To what Extent was Germany a parliamentary democracy in the years 1900

1074 Words Aug 31st, 2014 5 Pages
To what Extent was Germany a parliamentary democracy in the years 1900-14?

In the period 1900-1914, Germany’s political landscape witnessed extraordinary changes in which typical features associated with a parliamentary democracy- such as significant and influential pressure group activity and universal suffrage- were present. It can however be argued that this period also represented a time in which the German Reichstag did not truly represent the population due to old and corrupt voting system for Prussia which saw votes unfairly given and the role of all the chancellors- in particular Von Bulow- during this time, which saw unelected officials yielding greater influence than that of the Reichstag. Germany was a parliamentary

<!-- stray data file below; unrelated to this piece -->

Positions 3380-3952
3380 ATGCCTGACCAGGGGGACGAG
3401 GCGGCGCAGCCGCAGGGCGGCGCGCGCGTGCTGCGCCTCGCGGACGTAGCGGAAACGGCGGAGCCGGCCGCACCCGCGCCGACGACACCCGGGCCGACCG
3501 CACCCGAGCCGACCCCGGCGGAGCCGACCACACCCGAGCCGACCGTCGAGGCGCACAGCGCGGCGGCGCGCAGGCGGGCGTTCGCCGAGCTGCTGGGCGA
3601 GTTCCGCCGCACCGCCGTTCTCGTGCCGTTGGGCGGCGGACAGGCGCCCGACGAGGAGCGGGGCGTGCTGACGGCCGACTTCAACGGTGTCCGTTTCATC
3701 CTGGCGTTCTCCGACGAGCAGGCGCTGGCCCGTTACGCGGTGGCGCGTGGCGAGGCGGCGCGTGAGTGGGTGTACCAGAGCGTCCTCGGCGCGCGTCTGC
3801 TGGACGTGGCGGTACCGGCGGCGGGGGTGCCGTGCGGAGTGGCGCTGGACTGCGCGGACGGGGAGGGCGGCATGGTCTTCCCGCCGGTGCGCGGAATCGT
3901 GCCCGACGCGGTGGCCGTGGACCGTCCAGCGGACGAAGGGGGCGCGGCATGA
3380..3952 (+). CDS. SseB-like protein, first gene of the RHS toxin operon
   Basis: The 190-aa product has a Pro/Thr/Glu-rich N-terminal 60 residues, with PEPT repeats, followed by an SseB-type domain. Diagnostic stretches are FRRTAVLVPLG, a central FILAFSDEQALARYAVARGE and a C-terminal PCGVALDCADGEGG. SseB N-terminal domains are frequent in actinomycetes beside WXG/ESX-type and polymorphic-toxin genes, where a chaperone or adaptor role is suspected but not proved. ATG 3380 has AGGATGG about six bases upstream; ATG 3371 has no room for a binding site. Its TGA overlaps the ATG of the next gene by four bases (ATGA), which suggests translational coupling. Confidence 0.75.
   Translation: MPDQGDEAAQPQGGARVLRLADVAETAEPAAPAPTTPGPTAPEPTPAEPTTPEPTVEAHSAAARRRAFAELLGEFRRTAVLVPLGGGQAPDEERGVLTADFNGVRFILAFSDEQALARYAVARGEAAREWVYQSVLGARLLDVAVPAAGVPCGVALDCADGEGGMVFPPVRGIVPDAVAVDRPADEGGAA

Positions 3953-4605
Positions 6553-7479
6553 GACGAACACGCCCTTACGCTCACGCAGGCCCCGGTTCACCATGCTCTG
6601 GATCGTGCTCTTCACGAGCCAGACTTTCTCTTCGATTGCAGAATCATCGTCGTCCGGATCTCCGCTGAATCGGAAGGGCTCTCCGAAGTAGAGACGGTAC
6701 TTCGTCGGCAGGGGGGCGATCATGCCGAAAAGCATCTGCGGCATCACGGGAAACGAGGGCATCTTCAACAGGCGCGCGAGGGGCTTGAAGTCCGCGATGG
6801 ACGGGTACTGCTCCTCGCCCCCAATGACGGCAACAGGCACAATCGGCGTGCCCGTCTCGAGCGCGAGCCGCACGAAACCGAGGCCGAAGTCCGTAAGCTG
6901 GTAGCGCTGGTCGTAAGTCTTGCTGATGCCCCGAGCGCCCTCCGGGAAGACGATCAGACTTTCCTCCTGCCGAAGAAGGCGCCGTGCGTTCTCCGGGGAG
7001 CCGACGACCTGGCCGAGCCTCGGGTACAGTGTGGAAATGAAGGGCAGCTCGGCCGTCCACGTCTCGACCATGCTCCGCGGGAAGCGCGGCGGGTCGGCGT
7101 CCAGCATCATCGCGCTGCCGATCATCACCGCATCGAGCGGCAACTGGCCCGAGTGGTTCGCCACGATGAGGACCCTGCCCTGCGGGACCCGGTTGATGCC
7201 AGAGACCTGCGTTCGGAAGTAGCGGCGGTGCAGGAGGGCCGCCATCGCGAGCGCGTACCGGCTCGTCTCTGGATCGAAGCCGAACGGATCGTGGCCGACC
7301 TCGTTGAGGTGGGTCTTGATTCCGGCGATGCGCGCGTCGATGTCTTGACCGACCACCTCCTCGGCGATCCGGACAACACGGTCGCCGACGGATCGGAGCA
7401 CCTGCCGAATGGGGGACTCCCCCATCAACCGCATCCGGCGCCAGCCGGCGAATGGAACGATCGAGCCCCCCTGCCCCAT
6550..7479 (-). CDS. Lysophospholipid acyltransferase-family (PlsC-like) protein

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All males over the age of 24 were eligible to vote, yet they were divided into 3 classes, based on how much direct tax they paid. The first class contained the wealthiest people, who paid the most amount of tax, with the second class containing those on an lower income, and finally the third class housing the poorest sections of society, having those who paid little to no tax at all. These different classes all contained a varied amount of people, although the amount of representatives- known as electors- remained the same for each section. This allowed for the first class vote to have as much as 17.5% more influence than that of a vote from the third class. This clearly exposes Germany as not being a parliamentary democracy due to the fact that the poorer sections of society are very likely to have their vote and opinions drowned out by the greatly influential wealthy voters, which would consequently mean that the political party elected would never attempt to serve their needs, and instead just concentrate the higher classes, as that is where their vote originates from. These elections were also done in public, with no secret ballot being available which meant many of those opposing the popular first class and conservative parties could have felt intimidated by casting an opposing vote forward. The elections originating from Prussia were able to effectively

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